The dangers of weighting probability from intuition


It is actually a bad idea to bet on your favorite team. Numerous bettors around the world feel about the potential returns instead of measuring the value of their bet by its Expected Value.

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The dangers of weighting probability from intuition!



It is actually a bad idea to bet on your favorite team. Numerous bettors around the world feel about the potential returns instead of measuring the value of their bet by its Expected Value.

If for example you want to rate the importance of the following increases in your chance to win $1 million there are few options:

-the first option is moving you from no chance of winning to having a chance even it is a small one (probability of 0.05), that move will ‘activate’ positive emotion into you and that feeling is known as possibility effect and that makes gamblers to overweight long shots.

-the second option is with less dramatic impressions and it maybe comes along with a bigger chance of winning, still the same mental buttons are not being pushed here.

-the third option is when the outcome moves to 100% certainty and that can produce inverse of the possibility effect and that is known as certainty effect and when it comes to EV calculations these kind of outcomes are usually underweighted in relation to their probability.

Many bettors will choose to bet on team A and not on team B because they believe that there is more likely occurrence and not from the calculation of superior value. Many studies discovered that the objective use of probability in assessing outcomes declines where subject matter evokes a vivid emotional representation of the outcome.

Many people have asked themselves ‘’what will I do if I ever win the lottery’’ and that is the perfect example of generating vivid fantasy of an unlikely outcome. Because of this it is a bad idea to bet on your favorite team just like we mentioned at the beginning of this article.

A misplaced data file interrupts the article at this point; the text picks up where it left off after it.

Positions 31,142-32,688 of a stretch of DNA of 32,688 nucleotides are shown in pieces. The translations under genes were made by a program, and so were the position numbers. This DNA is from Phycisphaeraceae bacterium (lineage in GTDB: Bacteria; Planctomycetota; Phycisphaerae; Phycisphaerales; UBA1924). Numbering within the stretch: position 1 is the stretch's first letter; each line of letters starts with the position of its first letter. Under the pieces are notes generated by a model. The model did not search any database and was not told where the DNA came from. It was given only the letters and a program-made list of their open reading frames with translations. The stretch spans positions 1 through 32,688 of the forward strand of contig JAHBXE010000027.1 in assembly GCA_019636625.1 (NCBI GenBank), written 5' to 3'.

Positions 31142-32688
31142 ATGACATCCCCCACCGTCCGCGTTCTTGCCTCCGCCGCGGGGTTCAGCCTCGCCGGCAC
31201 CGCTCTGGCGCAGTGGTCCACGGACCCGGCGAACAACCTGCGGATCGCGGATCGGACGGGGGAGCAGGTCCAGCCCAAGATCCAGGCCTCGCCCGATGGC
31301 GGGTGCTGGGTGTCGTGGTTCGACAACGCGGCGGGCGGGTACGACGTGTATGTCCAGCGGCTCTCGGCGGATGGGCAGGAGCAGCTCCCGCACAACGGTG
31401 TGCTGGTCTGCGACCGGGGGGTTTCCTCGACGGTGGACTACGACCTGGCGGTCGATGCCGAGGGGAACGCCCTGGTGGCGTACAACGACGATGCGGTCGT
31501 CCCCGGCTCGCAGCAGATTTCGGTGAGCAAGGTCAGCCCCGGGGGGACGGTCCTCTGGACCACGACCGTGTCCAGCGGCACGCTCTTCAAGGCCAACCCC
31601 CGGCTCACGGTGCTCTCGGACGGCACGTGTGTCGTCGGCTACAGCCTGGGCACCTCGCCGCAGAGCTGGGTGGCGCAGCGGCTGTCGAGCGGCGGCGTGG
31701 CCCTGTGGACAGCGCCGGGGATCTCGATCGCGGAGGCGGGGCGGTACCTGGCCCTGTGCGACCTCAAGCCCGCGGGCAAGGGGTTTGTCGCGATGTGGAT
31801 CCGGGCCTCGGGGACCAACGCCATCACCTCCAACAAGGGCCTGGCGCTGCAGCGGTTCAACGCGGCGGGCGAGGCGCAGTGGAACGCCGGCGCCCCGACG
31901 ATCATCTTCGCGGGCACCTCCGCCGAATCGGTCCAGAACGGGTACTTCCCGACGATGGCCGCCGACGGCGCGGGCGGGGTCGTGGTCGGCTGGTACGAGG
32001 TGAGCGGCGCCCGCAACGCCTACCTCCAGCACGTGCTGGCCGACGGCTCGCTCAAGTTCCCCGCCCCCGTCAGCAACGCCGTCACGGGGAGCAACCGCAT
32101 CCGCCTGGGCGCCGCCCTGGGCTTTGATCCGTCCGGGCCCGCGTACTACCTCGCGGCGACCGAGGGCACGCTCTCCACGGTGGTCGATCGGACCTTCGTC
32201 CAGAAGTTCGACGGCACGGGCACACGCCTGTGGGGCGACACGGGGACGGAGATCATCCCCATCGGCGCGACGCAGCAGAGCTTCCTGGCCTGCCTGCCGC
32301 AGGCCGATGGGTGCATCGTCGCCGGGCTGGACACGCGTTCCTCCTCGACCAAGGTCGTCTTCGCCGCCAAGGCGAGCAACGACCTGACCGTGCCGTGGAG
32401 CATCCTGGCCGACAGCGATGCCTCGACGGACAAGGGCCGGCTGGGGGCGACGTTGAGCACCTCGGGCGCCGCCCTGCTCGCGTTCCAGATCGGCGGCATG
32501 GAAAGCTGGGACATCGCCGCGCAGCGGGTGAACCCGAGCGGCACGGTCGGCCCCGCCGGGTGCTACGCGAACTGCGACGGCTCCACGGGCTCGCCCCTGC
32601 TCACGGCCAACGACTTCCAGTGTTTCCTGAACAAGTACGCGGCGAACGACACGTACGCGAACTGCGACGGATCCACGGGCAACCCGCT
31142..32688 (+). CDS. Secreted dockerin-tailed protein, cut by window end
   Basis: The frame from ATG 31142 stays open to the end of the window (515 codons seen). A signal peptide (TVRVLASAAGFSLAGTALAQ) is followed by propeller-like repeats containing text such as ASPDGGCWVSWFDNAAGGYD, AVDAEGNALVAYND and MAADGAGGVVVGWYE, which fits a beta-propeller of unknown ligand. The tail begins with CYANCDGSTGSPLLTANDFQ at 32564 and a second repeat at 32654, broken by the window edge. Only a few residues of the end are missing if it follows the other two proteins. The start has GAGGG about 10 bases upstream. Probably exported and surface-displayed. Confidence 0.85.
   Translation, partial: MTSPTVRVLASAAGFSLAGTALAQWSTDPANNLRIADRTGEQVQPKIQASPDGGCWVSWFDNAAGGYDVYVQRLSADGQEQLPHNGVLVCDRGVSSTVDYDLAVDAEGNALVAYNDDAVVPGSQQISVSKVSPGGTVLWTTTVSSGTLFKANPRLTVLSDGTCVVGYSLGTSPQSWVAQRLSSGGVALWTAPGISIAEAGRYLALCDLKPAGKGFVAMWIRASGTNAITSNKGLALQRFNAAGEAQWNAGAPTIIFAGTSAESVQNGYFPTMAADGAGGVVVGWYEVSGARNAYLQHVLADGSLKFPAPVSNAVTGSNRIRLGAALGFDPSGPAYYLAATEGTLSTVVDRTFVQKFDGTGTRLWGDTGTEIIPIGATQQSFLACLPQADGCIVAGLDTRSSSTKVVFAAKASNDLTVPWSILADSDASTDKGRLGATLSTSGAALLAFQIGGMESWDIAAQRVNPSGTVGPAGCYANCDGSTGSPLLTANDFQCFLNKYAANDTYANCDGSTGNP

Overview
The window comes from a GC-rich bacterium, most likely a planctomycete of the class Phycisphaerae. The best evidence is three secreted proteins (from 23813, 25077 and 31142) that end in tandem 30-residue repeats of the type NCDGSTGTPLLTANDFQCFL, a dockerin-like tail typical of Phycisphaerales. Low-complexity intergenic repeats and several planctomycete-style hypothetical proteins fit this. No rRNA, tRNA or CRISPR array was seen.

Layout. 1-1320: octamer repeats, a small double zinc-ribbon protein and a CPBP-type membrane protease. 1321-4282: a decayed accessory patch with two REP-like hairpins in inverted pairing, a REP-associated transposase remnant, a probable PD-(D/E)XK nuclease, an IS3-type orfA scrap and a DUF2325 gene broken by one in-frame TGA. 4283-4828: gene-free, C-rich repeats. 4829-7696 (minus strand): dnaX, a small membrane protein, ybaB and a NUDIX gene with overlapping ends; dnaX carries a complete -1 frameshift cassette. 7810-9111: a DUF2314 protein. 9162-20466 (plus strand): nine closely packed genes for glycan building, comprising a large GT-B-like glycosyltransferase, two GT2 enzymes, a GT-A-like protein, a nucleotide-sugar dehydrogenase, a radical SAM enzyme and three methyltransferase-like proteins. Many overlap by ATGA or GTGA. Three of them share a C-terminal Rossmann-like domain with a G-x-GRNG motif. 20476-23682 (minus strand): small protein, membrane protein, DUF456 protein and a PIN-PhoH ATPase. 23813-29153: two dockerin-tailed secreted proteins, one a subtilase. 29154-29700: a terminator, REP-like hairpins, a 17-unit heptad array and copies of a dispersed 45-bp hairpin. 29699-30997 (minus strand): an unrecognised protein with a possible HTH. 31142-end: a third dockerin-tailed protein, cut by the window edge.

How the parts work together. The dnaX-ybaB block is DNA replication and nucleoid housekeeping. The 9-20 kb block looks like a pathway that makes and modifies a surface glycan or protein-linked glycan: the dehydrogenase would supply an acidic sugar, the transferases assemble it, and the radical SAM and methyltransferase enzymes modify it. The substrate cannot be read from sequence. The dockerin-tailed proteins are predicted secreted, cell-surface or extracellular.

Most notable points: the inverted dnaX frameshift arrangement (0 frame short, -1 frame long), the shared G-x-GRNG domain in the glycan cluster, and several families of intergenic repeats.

It is much easier to make Expected Value calculation when the bet is worded in clear terms and that can make the weighting closer to the match probability. Outright markets for example can be phrased as ‘Player A vs. the field’ or as a long list of participants that player A is included (Player A: 3.201, Player B: 9,454, Player C: 11.232, etc. By looking at the first option you can see that it offers the simplistic presentation of the task for player A and that can cause cognitive overweighting of his probability of success and in the second option (they can be the same probability) you can see that it is a little bit more daunting prospect because the opponents of the player A are listed and that can lead to underweighted assessment.

To misjudging probability, the focus is of a big importance. It can lead to underweighting of probability when there is perception without recourse to proper calculation.

How perception that is without recourse to proper calculation (as well as inability to visualize a rare event) can lead to underweighting of probability is being illustrated by infamous betting coup by two bettors back in 1991.

The odds of a hole-in-on for European Golf Tour event were roughly 2.25 and the pair calculated the odds after intensively analyzing the statistics. With this information they targeted independent bookmakers and they requested odds for hole-in-one to be recorded at televised golf tournaments. Since hole-in-one is a rare event, the bookmakers had little or no experience of one happening and that resulted with quotes ranging from 4.00 to 101.00. And that is a perfect example of underweighting a rare event.

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